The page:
6 Ways to Improve Workplace Inclusion

The ideal workplace in today’s fast paced and increasingly diverse world takes advantage of the myriad strengths present in its collective team member skill set. Employees of different levels of experience, educational background, ethnicity, and age bring a wide of variety of perspectives to the table. What are some of the ways to improve workplace inclusion and take advantage of their input?

Team-Building Exercises

Team-building exercises improve communication between employees. If folks don’t know each other well, it’s important to take some time to break the ice and build a degree of familiarity. If management officials participate, then they can also improve their relationships with the larger team. These activities build critical thinking skills and target strategies for conflict resolution. It’s easy to see how the skills translate over to real-world challenges that will inevitably be encountered in a hectic workplace.

Strong Leadership

A team can be spurred on and obtain powerful direction under the guidance of a leader. They set the standard and initiating example that others can follow. Does the manager or chief executive exhibit conscious efforts to take employee opinions into consideration for major decisions?
Cultural Competency

Mindful Integration of Diverse Perspectives

Does your business or organization make a conscious effort to represent diverse perspectives? Taking the extra step to integrate diverse ideas and positions will be noticed by employees and customers alike. For instance, when producing flyers, commercials, and materials, do all the photographs or video clips show the same employees? Are individuals of a particular race or background given preferential treatment? Representing multiple types of people will give a broader, more inclusive vibe to the workplace as a whole.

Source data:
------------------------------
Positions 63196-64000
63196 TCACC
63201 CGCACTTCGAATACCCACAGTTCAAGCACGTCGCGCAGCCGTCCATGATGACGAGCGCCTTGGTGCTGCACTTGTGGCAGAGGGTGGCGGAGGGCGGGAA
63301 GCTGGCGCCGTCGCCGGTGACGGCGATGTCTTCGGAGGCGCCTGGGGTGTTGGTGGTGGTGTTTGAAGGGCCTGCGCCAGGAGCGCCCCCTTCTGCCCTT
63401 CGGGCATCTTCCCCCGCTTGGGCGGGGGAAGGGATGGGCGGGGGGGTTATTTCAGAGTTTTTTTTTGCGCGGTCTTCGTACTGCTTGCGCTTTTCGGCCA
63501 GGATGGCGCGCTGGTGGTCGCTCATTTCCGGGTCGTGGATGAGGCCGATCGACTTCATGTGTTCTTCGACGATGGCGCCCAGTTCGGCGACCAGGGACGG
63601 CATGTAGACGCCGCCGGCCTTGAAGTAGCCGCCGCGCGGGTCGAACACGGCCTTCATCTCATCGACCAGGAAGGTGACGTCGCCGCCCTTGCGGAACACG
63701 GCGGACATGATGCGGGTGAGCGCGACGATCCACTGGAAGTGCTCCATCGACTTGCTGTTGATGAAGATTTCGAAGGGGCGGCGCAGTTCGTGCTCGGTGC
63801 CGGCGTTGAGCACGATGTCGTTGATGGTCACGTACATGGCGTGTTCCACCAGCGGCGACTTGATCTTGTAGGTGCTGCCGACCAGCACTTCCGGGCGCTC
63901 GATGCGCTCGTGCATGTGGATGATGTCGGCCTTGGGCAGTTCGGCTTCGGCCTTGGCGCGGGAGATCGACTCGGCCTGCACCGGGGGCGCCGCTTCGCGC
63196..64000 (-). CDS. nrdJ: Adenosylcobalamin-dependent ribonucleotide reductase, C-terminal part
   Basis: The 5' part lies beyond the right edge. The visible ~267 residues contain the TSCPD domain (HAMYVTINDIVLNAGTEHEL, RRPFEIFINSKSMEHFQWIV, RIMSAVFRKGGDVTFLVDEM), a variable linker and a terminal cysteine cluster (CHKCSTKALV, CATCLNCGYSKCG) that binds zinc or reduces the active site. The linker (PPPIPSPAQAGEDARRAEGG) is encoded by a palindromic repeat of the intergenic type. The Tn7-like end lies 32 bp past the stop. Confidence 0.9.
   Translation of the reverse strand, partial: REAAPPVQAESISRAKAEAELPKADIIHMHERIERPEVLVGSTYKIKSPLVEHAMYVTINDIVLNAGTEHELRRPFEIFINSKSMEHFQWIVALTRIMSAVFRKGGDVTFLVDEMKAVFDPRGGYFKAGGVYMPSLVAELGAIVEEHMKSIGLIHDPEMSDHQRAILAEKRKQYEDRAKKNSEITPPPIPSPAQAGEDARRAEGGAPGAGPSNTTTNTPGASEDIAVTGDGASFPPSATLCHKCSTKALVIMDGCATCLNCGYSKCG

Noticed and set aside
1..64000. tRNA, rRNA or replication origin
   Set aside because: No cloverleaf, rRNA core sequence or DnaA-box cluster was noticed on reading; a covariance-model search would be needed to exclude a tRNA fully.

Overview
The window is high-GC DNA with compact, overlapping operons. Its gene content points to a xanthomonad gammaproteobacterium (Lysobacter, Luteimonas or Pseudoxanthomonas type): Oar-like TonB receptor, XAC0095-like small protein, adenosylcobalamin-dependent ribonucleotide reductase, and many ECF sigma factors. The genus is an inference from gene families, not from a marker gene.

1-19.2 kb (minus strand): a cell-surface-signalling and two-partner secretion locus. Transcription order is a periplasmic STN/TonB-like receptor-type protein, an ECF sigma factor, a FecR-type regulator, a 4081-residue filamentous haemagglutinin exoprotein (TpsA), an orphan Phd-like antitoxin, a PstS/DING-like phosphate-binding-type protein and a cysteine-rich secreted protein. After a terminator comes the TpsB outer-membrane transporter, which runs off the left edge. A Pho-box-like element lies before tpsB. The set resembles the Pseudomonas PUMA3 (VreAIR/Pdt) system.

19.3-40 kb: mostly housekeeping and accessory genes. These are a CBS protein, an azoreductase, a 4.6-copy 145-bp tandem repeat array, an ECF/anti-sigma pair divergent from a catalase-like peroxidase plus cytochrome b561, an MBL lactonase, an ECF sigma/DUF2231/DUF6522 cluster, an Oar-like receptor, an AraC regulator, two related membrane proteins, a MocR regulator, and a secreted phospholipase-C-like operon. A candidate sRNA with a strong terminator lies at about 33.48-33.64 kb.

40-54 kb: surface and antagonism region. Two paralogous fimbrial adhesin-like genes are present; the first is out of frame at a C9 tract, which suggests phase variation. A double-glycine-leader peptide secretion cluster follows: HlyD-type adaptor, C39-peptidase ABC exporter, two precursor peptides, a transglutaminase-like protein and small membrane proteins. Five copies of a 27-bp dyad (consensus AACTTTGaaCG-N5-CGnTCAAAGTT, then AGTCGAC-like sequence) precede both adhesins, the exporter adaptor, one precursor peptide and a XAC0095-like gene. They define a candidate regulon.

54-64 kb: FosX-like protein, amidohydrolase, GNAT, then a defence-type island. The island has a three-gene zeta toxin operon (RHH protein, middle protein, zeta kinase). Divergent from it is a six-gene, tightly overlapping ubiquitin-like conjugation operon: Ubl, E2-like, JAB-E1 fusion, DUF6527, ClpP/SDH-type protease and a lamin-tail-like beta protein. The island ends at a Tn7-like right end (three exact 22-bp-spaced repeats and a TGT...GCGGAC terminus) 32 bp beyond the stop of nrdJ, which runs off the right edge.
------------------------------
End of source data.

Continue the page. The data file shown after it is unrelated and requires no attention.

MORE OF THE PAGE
Cross-Generational Work

Experts have noted that up to four different generations of adults are currently working alongside one another in businesses and organizations across the United States. Older workers have a whole host of experiences that are invaluable resources for younger employees to learn from. Oftentimes, younger generations have more recent ideas to incorporate from technological advances and upcoming trends. For instance, new software products and apps can boost workplace productivity. Unique and creative ideas culled from recent MBA graduates can bring in fresh ideas to organizational structure and marketing efforts. Maintaining the proper balance between innovation and experience will optimize workplace performance.

Cultural Competency

Cultural competency is a hot term that organizations are rushing to implement. According to NCCC, it can be defined as “a set of congruent behaviors, attitudes, and policies that come together in a system, agency or among professionals and enable that system, agency or those professions to work effectively in cross-cultural situations.”


Sometimes, improving inclusion can be achieved by a step as simple as listening to employees and appreciating their feedback. Consider holding open office hours to meet with workers. If management is clear and goes out of their way to note that they are open to ideas, workers will naturally feel more included.